Basilard I

Medieval daggers had many and various forms, but there were only two main kinds of blade. One, the true dagger blade tapered sharply and was double edged, while the other was the knife blade with a 'back' and a single curved edge. Before the 13th century daggers were considered the arm of peasants but, after that, they became more popular and were incorporated as part of a Knight's equipment. They were usually worn over the right hip hanging from the belt.

From about 1325 onward to the end of the medieval period, there seem to have been three basic kinds of dagger. The 'Basilard' was one kind, having a double edged blade which tapered sharply and was usually quite broad at the guard. It was more often carried with civil dress (though sometimes it was worn with armour). The 'Basilard' was first used in the late 13th century and was very popular in the 14th century.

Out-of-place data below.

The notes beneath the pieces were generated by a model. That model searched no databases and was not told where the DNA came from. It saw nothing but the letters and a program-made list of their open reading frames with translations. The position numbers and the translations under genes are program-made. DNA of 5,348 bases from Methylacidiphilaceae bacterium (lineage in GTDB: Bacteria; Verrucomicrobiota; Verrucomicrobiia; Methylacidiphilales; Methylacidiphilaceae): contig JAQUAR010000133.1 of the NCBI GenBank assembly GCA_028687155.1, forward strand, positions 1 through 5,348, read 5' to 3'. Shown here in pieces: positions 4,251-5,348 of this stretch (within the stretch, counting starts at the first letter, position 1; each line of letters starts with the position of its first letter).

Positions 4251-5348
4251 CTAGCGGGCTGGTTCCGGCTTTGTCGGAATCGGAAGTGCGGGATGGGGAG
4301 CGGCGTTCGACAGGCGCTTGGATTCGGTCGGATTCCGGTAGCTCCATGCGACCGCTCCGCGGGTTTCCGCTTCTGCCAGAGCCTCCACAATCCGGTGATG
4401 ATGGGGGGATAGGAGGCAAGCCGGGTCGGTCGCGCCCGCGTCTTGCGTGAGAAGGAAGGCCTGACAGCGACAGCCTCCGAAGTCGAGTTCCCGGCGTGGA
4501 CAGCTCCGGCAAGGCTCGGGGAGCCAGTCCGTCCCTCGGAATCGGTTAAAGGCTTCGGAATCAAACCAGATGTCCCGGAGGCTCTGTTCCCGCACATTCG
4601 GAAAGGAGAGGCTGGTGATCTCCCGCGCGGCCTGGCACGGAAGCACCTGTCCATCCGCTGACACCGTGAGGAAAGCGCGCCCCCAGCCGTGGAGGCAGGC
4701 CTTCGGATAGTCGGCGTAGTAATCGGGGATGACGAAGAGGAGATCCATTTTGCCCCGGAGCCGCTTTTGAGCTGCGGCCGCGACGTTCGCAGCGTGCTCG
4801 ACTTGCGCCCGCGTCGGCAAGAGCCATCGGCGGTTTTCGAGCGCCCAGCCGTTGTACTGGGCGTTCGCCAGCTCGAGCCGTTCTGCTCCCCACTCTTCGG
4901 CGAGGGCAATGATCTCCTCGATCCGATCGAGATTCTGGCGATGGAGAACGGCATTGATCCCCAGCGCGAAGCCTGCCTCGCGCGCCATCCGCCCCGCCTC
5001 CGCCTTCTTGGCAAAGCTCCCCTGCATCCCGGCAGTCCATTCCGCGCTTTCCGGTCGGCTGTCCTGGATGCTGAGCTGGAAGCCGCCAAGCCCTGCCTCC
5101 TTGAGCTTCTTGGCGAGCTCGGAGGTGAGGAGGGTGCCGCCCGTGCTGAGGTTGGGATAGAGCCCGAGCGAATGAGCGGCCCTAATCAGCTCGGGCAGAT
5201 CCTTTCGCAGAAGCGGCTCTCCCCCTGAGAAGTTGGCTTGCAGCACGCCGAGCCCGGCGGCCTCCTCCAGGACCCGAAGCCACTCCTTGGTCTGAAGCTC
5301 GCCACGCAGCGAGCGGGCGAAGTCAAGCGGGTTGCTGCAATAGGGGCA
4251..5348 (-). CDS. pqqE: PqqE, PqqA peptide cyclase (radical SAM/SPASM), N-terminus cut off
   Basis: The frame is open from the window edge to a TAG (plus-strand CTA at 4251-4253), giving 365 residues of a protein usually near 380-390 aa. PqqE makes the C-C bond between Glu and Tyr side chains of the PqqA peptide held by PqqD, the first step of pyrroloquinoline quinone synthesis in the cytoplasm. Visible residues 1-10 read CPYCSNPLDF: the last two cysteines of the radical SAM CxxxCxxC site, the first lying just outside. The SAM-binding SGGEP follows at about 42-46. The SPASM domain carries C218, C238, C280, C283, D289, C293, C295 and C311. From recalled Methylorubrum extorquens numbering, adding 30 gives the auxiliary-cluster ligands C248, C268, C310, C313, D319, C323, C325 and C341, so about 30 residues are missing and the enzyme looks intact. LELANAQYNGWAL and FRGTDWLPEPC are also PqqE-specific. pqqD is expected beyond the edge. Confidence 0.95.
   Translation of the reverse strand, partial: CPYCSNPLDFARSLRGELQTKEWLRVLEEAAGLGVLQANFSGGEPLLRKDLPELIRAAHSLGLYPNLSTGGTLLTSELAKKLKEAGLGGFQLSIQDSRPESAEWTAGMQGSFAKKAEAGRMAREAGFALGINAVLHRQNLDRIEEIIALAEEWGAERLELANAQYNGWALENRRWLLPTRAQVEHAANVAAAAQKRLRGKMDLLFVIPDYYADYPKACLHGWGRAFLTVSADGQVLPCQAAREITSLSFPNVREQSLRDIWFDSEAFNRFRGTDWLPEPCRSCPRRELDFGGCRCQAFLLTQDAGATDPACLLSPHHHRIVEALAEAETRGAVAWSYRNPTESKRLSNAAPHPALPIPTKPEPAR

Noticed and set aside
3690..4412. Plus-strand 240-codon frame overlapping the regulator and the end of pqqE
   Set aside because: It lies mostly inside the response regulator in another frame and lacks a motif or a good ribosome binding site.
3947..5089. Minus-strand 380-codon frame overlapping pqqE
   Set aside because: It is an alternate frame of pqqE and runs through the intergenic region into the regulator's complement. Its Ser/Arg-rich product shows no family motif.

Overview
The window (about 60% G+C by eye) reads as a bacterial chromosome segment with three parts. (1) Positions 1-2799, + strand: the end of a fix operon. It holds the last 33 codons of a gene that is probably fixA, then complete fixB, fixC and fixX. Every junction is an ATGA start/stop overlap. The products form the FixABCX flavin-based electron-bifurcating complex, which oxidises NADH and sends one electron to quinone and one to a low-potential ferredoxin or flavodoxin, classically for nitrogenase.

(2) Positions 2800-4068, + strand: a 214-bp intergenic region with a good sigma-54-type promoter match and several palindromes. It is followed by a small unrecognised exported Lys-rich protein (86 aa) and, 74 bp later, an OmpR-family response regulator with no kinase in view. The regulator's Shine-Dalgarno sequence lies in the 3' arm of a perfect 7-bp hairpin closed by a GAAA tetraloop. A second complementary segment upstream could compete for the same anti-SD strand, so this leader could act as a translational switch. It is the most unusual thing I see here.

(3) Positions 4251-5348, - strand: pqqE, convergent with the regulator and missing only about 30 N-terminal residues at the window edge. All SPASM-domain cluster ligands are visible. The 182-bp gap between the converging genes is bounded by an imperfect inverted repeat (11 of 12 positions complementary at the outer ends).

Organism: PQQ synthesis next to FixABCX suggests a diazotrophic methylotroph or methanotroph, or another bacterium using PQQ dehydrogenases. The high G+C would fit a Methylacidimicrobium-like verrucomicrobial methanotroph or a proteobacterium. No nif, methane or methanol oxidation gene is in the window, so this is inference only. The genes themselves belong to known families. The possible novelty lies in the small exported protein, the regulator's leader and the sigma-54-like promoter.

The different colours and grains of the woods used complement each other and enhance the austere elegance of the blade.

Specifications:

blade type; double edge flattened diamond with triple fuller
blade length; 44 cm., 17 inches
overall length; 60 cm., 24 inches

Woods used:

blade; rimu (sapwood)
cross-guard; puriri
pommel; rimu (heartwood)

Reference*:

The Sword in the Age of Chivalry, R. Ewart Oakeshott F.S.A.
Arms and Armour Press, Revised Edit. 1981

A Knight and His Weapons, R. Ewart Oakeshott F.S.A.
Lutterworth Press, 1964